Mysore will get air-conditioned, vestibule and low-floor buses for expanding the public transport network under the JNNURM
Come March, the Karnataka State Road Transport Corporation (KSRTC) will get a shot in the arm: 125 new buses of all types, to strengthen its existing fleet and improve intra-city bus operations that are in need of immediate attention, considering the increase in the city’s breadth and the demand for affordable public transport.
Thanks to the extension of the Centre’s flagship programme — the Jawaharlal Nehru National Urban Renewal Mission (JnNURM) — to 2014, Mysore, one of the cities marked under the mission in the State, will get air-conditioned, vestibule and low-floor buses for expanding the public transport network here.
Mysore urban KSRTC Divisional Controller Ramesh told The Hindu that Mysore was allotted 125 buses under the JnNURM. The buses are expected to reach Mysore in March. “This will support our initiatives to improve operations and provide better services to commuters,” he said.
This new batch will include 20 Volvo buses and eight vestibule buses; the remainder will be BS-III (low-floor) buses. They will join the existing fleet of 465 buses. About 75 buses were added to the fleet recently.
The corporation procured these buses using its own resources.
KSRTC’s Mysore fleet includes 45 Volvo buses and 41 Tata Marcopolo buses. As many as 200 buses were added in the first phase of JnNURM three years ago.
“We operate about 6,500 trips daily. In fact, the trips have gone up after Dasara last year with the launch of new services to tourist destinations – the Hop on, Hop off services. The new buses under JnNURM will help us to expand our network, covering new residential localities on the outskirts with more frequency,” Mr. Ramesh said.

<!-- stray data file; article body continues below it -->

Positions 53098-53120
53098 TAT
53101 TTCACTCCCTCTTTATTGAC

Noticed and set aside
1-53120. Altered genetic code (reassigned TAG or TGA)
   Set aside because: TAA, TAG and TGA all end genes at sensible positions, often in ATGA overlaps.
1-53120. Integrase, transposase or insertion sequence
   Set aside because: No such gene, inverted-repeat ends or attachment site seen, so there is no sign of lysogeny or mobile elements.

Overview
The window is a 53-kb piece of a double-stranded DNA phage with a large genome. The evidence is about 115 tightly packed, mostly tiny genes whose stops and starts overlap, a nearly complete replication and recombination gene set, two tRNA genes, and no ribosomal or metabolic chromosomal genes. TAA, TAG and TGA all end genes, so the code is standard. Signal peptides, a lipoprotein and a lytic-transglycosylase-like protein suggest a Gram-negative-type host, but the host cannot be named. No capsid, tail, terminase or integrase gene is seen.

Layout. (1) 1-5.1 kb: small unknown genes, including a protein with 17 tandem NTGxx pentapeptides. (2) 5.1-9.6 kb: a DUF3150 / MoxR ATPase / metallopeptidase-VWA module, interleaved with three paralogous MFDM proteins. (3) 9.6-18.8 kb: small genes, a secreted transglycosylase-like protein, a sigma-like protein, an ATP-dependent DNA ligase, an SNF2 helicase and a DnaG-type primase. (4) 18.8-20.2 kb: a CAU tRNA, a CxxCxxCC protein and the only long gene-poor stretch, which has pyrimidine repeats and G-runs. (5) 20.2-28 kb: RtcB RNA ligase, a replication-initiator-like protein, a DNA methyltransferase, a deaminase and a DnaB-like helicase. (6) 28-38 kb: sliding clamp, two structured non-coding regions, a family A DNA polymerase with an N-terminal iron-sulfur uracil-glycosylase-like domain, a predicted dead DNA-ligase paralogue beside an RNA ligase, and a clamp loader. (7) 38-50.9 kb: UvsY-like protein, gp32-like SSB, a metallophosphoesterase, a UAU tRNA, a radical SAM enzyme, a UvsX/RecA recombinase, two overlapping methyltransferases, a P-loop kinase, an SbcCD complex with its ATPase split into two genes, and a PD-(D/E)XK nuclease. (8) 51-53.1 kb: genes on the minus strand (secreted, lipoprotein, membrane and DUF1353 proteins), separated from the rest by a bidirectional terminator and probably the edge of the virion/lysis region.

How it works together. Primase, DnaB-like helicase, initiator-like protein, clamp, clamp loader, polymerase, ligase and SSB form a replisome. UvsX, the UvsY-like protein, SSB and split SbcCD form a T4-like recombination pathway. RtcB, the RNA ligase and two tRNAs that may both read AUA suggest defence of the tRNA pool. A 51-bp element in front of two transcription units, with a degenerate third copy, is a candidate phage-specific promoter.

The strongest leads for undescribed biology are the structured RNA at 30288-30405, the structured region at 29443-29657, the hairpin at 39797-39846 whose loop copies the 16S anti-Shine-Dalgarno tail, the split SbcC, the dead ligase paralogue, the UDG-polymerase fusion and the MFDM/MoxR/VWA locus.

Thanks to the growing demand for public transport arising from Mysore’s horizontal growth, plans are afoot to upscale the number of schedules to suit the needs of commuters living in residential townships on the outskirts of the city.
One such plan is establishing connectivity between different stretches of the Outer Ring Road (ORR), along which many new localities have come up.
Mr. Ramesh said the corporation has proposed to operate buses exclusively on the ORR so that commuters who alight at ORR junctions can reach their destinations without coming to the city at all. “This avoids traffic congestion besides giving faster and comfortable connectivity to the people,” he explained.
As a first step, services between the ORR junction on the Mysore-Nanjangud Road to the one on the Bangalore-Mysore State Highway near Columbia Asia Hospital will be launched shortly, he disclosed.
“We are confident that it will benefit commuters. On seeing the response, similar operations will be introduced from other ORR junctions,” the KSRTC official said.
Bus services in Mysore were brought under the Mysore Intelligent Transport system (Mitra) in November, 2012. The system gives the arrival time of buses on intra-city routes, reducing the waiting time of commuters at bus-stands.
KSRTC has also adopted a planning and scheduling solution for its intra-city operations to improve operational efficiency and ensure commuter satisfaction.
The initiative focuses on fleet management and the preparation of a “realistic” timetable based on passenger load factor. Mysore is the first city in the country to adopt such a solution for optimising services keeping in view the requirements of passengers. It was introduced on select routes on a trial basis.